Hot Shots said...

Ah, I see what you were getting at - analyzing sports separately. Based on injury numbers and sample size, I don't think the data set presented in the paper would have been statistically powered to predict injury within a single sport. To get enough power to do that analyses, multiple years of data would need to be pulled, which could present other issues of differing exposure between seasons (e.g. making post-season one year but not the next), different strength and conditioning programs, and potentially a few coaching changes which could all influence the injury outcomes year to year. The data presented in the paper does make it easier to account for sport with "all other things equal", but also to account for asymmetry with "all other things equal" e.g. if you have 2 starters on the football team, the one with more asymmetry will be more likely to be injured.

Tyler Keith said...

This article provides for an interesting outcome associated to the SEBT. Due to the retrospective nature of this study it can be difficult to associate increased injury prevalence with diminished anterior reach distance, but obviously the relationship is there. The main thought that I have, is the biomechanical discrepancies between those with a further anterior reach that make them less likely (according to these results) to suffer an injury compared to those with decreased reach lengths.

Previous literature has suggested that their are different balancing techniques/strategies associated with the different reach directions of the SEBT. For example, it seems as though the anterior reach is mostly associated with the distal movers, specifically the ankle, as well as the knee. The posterior reaches are more associated with proximal segments such as the hip. Previous research also suggests that the weight bearing lunge test (WBLT) is correlated with anterior reach of the SEBT, where decreased WBLT is correlated with decreased anterior reach. It may be that the SEBT can serve as a screening for athletes as suggested by the article, however it may be overlooking something. Simply put, these same athletes may have morphological differences, or may have different functional ranges of motion (such as decreased WBLT) that is manifesting itself as decreased anterior reaches. Perhaps these athletes simply have decreased weight bearing dorsiflexion range of motion, and that is what is leading to their increased injury risk.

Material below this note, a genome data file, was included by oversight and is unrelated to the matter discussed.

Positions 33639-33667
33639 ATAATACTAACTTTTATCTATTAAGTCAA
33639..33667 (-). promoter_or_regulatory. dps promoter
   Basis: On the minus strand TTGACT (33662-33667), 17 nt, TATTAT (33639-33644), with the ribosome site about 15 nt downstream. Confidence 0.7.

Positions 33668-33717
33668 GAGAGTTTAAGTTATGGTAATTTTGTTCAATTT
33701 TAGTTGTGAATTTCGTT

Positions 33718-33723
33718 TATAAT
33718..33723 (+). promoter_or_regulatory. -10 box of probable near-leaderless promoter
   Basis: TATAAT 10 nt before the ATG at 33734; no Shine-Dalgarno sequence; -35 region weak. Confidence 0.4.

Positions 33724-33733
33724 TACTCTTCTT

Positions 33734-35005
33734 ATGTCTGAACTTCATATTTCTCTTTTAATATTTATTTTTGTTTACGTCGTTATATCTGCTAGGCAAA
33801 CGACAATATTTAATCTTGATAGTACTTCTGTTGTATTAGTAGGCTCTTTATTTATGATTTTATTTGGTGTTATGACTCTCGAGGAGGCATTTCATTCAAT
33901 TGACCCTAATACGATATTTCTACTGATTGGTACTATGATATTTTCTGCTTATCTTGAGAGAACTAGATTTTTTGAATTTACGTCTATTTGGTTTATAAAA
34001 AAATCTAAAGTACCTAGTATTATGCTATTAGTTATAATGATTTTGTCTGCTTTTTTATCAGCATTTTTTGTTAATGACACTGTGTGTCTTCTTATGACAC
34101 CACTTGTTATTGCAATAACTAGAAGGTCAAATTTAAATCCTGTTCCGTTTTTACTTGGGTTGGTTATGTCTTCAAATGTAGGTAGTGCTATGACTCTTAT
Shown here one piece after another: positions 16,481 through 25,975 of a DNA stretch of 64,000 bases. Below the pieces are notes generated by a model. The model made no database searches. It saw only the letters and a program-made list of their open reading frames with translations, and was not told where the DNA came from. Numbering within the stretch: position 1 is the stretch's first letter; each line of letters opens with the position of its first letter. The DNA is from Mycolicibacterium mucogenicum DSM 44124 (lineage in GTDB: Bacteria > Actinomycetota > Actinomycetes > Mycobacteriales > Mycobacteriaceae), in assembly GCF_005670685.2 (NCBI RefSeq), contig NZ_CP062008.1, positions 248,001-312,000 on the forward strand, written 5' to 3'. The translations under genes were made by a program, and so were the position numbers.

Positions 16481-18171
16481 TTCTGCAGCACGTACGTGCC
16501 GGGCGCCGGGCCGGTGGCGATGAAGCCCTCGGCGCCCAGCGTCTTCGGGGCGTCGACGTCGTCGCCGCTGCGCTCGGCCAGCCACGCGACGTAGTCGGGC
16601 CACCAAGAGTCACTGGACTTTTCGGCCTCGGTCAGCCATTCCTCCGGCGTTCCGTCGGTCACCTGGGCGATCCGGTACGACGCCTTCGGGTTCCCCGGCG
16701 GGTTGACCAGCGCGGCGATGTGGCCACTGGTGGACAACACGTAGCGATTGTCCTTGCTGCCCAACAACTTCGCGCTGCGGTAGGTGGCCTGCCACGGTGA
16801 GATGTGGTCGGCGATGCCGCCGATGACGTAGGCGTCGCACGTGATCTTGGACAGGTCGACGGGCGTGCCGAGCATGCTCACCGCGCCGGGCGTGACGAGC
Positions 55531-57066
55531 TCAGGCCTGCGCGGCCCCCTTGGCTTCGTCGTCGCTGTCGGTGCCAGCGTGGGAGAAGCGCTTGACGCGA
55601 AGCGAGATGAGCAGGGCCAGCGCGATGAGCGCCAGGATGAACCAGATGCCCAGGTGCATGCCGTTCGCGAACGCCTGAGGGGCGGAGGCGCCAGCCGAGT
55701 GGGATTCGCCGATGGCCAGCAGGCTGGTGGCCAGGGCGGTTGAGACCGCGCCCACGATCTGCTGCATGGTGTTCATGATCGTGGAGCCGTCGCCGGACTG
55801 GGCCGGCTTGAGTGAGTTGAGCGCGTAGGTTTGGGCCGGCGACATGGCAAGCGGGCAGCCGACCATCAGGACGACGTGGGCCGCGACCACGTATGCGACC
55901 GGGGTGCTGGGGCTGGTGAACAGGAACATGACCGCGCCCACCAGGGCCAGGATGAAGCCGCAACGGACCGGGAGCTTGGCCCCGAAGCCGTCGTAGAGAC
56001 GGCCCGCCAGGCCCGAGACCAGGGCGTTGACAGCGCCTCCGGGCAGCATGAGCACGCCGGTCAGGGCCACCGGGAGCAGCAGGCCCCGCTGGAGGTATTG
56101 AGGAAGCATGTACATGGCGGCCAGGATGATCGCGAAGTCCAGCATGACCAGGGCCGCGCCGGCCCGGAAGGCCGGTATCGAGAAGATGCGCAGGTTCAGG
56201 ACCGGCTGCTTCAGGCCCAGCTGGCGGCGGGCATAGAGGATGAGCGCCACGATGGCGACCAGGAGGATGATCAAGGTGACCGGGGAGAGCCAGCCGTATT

Although this article provides some important/interesting results, they do not fully explain the differences between groups. To be used as an effective screening tool, clinicians must identify where the differences between groups are coming from, and the discrepancies must be addressed to effectively help prevent injuries in our athletes.

Jane McDevitt said...

Hot Shot,
I agree they need a larger prospective cohort, and there are plenty of other factors that could alter the SEBT. However, I do think they provided the platform to have these conversations.

Tyler Keith,
I think you brought up a great point. Range of motion should also be considered because the lack of anterior or posterior reach may be decreased due to that and I think given the SEBT score and ROM they would end up giving us some more solid ground on whether they are at risk of injury. It would lead to a much longer test, but I think would be helpful in discerning group differences.

Abbis Haider said...

This looks like an interesting study where SEBT is used for identifying risk of injury in athletes. I think I agree with the above comment of Tyler where he has mentioned the use of Knee-to-Wall test to see the functional ROM of the athletes and see if we see any deficits in knee-to-wall test. The other thing I will bring to spotlight is what if you find lower anterior reach scores of athletes before the season starts. What will you do about it? will you do emphasize more on balance training or will just work on gaining the ROM. So we need to identify what is missing? and then gear our rehabilitation towards it. It has been reported previously (Pionner et al.2016) that CAI subjects who showed lower reach distances also had lower ROM`s. So I think we need to really understand that from where these deficits are coming from to really focus on the rehabilitation plan that we devise to target these athletes.

Jane McDevitt said...

I agree this test should be used to determine the athlete's asymmetries and adjust rehabilitation protocols as necessary. I think a study that identifies asymmetries and implements a rehab protocol could help us determine the effectiveness of the SEBT as well as the best approach to addressing these issues. This could also help educate athletes on the need to go through screening such as SEBT and the need to stick to the rehab protocol.